What is the Chaldean religion?
Most Chaldeans are members of the Eastern Rite Chaldean Catholic Church. As such, they share key beliefs of the Catholic tradition, although Chaldean churches have their own patriarch, practices and rituals. The Chaldean Catholic Church dates to shortly after the death of Jesus. There are more than a dozen Eastern rites of the Catholic Church. Some others are Syrian, Maronite, Armenian, Coptic, Ethiopian and Melkite. Each rite includes several churches.
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What are some core tenets of Chaldean religious practice?
For Chaldean Catholics, the foundation is professed in statements of faith including the Apostles Creed and the Nicene Creed. They believe there is one God with three parts: Father, Son and Holy Spirit. They believe God created the Earth. They believe Jesus Christ was the Son of God and venerate Mary as the Mother of God in the form of Jesus. His resurrection and ascension into Heaven are celebrated on Easter. They believe God offers forgiveness of sins and eternal life. All Catholics have practices rooted in these beliefs. Back to top | To order


What are differences between Chaldean Catholicism and Eastern orthodoxy?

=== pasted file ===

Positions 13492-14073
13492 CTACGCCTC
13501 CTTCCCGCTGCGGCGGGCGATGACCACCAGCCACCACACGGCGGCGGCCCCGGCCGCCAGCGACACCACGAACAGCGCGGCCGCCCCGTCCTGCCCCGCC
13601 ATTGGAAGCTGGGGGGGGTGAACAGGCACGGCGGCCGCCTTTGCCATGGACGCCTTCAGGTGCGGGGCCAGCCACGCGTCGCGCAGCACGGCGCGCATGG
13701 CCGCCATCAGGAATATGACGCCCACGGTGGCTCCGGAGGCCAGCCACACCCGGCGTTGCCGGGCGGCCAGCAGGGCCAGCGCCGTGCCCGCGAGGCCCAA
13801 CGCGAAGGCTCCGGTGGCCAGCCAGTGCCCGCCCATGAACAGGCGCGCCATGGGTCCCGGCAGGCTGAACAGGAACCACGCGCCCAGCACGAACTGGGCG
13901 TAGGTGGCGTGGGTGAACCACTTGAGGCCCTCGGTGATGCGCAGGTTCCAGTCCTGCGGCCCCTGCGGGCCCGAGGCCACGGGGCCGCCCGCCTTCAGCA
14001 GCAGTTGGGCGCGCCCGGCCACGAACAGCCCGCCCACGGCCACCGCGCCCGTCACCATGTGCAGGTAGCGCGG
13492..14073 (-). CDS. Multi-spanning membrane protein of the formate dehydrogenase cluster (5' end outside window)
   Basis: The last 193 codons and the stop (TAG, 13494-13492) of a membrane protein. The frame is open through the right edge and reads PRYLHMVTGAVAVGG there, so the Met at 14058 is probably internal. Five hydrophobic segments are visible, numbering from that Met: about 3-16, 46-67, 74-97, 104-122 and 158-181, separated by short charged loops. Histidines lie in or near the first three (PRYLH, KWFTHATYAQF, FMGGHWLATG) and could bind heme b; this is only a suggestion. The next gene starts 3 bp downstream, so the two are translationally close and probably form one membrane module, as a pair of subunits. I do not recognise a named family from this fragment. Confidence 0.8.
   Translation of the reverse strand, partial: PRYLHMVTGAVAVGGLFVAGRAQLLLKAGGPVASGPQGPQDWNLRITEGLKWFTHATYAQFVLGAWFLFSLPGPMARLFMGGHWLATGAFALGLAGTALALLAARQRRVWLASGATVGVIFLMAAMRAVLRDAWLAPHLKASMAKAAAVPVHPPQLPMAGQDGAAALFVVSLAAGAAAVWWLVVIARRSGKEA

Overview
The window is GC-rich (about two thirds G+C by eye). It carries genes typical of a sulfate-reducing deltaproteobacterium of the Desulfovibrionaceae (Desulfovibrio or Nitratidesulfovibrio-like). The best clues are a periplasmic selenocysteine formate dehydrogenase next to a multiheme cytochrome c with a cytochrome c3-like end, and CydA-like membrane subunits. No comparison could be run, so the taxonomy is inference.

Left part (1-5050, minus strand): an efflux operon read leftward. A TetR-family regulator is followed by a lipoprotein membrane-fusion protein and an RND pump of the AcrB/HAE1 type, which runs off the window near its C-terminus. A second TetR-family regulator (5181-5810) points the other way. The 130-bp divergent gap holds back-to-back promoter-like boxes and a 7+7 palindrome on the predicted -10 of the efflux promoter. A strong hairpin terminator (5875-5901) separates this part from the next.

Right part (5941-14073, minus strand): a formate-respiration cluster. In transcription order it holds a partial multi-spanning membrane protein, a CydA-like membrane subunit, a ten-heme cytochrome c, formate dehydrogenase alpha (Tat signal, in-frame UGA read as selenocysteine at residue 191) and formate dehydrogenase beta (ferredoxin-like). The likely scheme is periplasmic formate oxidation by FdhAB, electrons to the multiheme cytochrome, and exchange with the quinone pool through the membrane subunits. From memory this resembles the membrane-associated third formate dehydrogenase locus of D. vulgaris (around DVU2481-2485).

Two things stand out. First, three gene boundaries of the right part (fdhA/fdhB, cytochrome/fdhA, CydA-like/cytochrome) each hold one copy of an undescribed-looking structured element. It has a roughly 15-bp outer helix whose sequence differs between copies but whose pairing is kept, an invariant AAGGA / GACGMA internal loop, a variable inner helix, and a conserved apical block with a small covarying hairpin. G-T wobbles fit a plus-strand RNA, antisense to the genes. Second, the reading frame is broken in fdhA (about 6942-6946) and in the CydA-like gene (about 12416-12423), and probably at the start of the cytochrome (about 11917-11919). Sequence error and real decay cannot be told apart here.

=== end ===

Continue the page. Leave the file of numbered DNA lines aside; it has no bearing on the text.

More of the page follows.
Both descended from the churches that developed under the reign of the Eastern Roman Empire. In the centuries after Jesus’ time, Chaldean and Eastern Orthodoxy began to separate. They split over questions such as, “who was Jesus?” and “what does it mean to be the Son of God?” Eastern orthodoxy is the largest group that splintered from the eastern churches. The Assyrian Church of the East, from which Chaldeans separated, was a much smaller splinter. Today, Chaldean and Eastern Orthodox rituals and services have theological, cultural and language differences. Back to top | To order


What is the pope’s relationship to the Chaldean Catholic Church?
Chaldean Catholics and their patriarch, the head of the Chaldean Catholic Church, recognize the pope as the ultimate church authority. Chaldean Catholics operated separately from the Catholic Church for centuries, but were unified beginning in the 16th century. Pope Julius III recognized the Chaldean Catholic Church in 1553. The churches came into full union in 1830. Back to top | To order


How is the Chaldean Catholic Church organized in the United States?
The pope is at the top of the Chaldean hierarchy. He is followed by the Chaldean patriarch in Baghdad, who appoints bishops to lead the two Chaldean dioceses in the United States. The Eparchy of St. Thomas the Apostle, based in southeast Michigan, serves the eastern United States. The Eparchy of St. Peter the Apostle is based in San Diego and serves western states. Those bishops oversee priests presiding over the churches in their regions. Back to top | To order


Can people become Chaldean through religious conversion?
People can convert, but this does not change their ethnic identity. Even if people attend a Chaldean church, marry into the Chaldean community or convert, they do not become ethnically Chaldean. Back to top | To order


What is the Chaldean language?